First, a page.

1. Not Listening. I always tell this phrase to my daughter whenever I think she’s not paying attention to my instructions, and she was being playful. “Abi you aren’t Listening. Look at me.” Of course, she did the same whenever she was talking with me and I was busy doing things. Mom, you aren’t listening to me. Not giving our full attention to one another hinders our having good communication.
2. No Time.
Quoting Charles Spurgeon, “Now is the watchword of the wise.”I tend to become jealous of my husband’s smoking habit because he seems to invest more time in smoking than in giving his full attention to my story. But thankfully, my husband has improved greatly in this area. He learned to give his ears to my unending stories and become more empathetic and sensitive to my needs. There was just a time that I won’t forget. He willingly sat down and listened to me while I was pouring out my heart to him about my experience at work. He even prayed with me right then and there. Praise God!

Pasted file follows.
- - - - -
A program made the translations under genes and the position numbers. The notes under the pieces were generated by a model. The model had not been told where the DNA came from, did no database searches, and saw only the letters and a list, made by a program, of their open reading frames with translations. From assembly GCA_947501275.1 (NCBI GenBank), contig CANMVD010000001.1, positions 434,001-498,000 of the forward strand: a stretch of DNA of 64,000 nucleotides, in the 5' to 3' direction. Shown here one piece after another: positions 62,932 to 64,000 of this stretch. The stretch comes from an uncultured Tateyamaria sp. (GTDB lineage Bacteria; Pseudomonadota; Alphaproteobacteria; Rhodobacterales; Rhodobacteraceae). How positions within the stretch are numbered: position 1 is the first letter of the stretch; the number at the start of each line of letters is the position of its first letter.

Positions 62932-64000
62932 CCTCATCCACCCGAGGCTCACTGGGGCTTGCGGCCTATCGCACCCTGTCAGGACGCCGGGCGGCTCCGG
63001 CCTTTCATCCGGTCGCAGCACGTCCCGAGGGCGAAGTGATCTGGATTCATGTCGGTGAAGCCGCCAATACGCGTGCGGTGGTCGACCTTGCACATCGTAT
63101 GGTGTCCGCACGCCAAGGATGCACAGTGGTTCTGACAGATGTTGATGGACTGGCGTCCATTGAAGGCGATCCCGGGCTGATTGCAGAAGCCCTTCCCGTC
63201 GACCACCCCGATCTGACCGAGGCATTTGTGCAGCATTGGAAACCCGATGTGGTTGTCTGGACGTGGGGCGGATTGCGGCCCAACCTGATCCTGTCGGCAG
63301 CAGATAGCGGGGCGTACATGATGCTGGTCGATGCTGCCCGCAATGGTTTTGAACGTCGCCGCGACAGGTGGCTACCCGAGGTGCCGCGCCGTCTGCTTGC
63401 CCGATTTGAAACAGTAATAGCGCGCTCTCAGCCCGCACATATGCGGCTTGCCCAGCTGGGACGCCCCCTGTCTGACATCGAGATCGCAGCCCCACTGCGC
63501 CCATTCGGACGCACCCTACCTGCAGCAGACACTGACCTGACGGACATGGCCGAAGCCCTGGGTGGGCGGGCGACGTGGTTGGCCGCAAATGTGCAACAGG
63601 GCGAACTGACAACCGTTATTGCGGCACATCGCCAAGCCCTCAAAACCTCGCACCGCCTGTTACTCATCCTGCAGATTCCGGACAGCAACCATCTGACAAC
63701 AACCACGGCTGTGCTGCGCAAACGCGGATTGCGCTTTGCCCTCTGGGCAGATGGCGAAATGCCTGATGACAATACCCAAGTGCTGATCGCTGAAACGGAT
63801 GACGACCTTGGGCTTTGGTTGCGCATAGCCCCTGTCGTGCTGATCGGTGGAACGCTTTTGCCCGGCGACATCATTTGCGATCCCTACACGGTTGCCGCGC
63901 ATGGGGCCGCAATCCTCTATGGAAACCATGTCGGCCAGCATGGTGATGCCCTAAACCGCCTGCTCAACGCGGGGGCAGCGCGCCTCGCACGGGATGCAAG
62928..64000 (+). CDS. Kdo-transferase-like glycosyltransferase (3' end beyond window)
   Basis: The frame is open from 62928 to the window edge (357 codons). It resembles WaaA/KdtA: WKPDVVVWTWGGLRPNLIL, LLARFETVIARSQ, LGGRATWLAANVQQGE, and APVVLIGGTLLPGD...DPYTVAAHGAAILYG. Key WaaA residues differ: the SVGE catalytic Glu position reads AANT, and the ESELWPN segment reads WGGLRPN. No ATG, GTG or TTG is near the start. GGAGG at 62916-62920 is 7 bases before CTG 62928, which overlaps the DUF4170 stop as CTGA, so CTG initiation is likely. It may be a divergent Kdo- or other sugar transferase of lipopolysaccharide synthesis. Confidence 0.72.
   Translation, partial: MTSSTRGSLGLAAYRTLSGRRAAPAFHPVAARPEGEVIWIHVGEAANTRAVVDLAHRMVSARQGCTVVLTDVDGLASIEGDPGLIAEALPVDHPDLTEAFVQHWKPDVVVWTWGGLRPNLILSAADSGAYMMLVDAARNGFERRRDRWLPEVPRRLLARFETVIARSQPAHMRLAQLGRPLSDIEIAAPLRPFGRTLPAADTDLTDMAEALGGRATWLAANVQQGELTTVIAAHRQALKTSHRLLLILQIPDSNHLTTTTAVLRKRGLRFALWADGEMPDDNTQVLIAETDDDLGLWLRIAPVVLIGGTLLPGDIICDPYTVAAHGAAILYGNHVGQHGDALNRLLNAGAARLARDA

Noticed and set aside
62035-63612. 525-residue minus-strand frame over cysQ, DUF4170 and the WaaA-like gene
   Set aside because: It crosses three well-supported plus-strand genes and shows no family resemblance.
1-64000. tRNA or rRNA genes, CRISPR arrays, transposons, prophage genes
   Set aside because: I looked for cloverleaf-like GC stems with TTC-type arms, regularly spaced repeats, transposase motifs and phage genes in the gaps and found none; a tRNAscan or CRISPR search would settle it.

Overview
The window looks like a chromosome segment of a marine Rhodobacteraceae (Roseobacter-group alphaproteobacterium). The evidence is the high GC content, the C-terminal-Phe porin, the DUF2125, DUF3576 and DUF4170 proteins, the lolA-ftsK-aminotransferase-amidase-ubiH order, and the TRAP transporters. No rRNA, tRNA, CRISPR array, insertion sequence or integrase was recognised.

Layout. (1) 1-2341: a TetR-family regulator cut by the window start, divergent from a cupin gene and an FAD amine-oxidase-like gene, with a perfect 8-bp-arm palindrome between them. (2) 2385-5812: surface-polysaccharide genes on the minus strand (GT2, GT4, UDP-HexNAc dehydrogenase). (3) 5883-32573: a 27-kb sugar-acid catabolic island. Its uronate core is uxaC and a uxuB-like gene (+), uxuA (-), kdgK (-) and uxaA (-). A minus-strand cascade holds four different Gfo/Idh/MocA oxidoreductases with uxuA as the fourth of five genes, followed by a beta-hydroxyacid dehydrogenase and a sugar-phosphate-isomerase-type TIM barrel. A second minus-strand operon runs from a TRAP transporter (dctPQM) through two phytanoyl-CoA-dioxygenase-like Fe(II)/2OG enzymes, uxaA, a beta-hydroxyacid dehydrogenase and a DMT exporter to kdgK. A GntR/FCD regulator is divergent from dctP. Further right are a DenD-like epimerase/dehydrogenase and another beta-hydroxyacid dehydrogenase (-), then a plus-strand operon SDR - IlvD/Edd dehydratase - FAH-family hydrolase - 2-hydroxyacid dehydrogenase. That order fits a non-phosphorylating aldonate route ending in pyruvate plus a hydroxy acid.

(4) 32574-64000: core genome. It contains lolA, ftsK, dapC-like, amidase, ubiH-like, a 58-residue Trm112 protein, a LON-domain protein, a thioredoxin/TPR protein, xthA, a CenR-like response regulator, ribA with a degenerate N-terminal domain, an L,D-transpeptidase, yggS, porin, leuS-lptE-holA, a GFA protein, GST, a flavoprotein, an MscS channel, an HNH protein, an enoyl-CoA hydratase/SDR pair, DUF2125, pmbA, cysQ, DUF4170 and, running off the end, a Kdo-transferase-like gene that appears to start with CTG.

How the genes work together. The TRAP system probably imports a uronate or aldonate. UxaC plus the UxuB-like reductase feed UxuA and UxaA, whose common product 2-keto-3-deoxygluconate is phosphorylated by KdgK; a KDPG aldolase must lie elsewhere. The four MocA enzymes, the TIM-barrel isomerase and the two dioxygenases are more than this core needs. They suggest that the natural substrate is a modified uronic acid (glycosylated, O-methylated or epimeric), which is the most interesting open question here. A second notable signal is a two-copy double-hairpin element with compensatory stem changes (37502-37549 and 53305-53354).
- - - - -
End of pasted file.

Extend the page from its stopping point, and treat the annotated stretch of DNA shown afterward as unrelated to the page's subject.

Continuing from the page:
3. Pride. When my heart was hardened with pride, I would tend to justify my wrongful actions resulting in my failing to understand other people. Why? Because I tend to focus on other’s faults I notice and not seeing my own participation in why conflicts arise. Just like earlier, when our family (Joshua, Abi and I) went to dine-in to Wendy’s I clearly relayed my idea to Joshua to just get each of us a chicken sandwich. That way we didn’t need to spend much. But at the counter, Joshua asked questions again, and as quick as I can I change my mind and suggest the 4 for $4 which includes (chicken nuggets, fries, drinks and a sandwich of your choice), he had already ordered the wrong thing. In my understanding, we can get 3 sandwich of our choice and a fries for $4, but I was wrong. So at the end, we paid more. My pride reasoned out, and I accused my husband of rushing me to decide while we already had an original plan of just getting a $1 Large Fries and 3 Crispy Chicken Sandwich worth $2.97 + tax, and in this option, we should only spent less. But actually, my fault participation was having a fickle mind. But of course, “Pride ends in humiliation, while humility brings honor” –Proverbs 29:23 (NLT). So we decided to enjoyed our foods anyway and have a clear plan for the next time we are to order foods–communicate well and not rushed.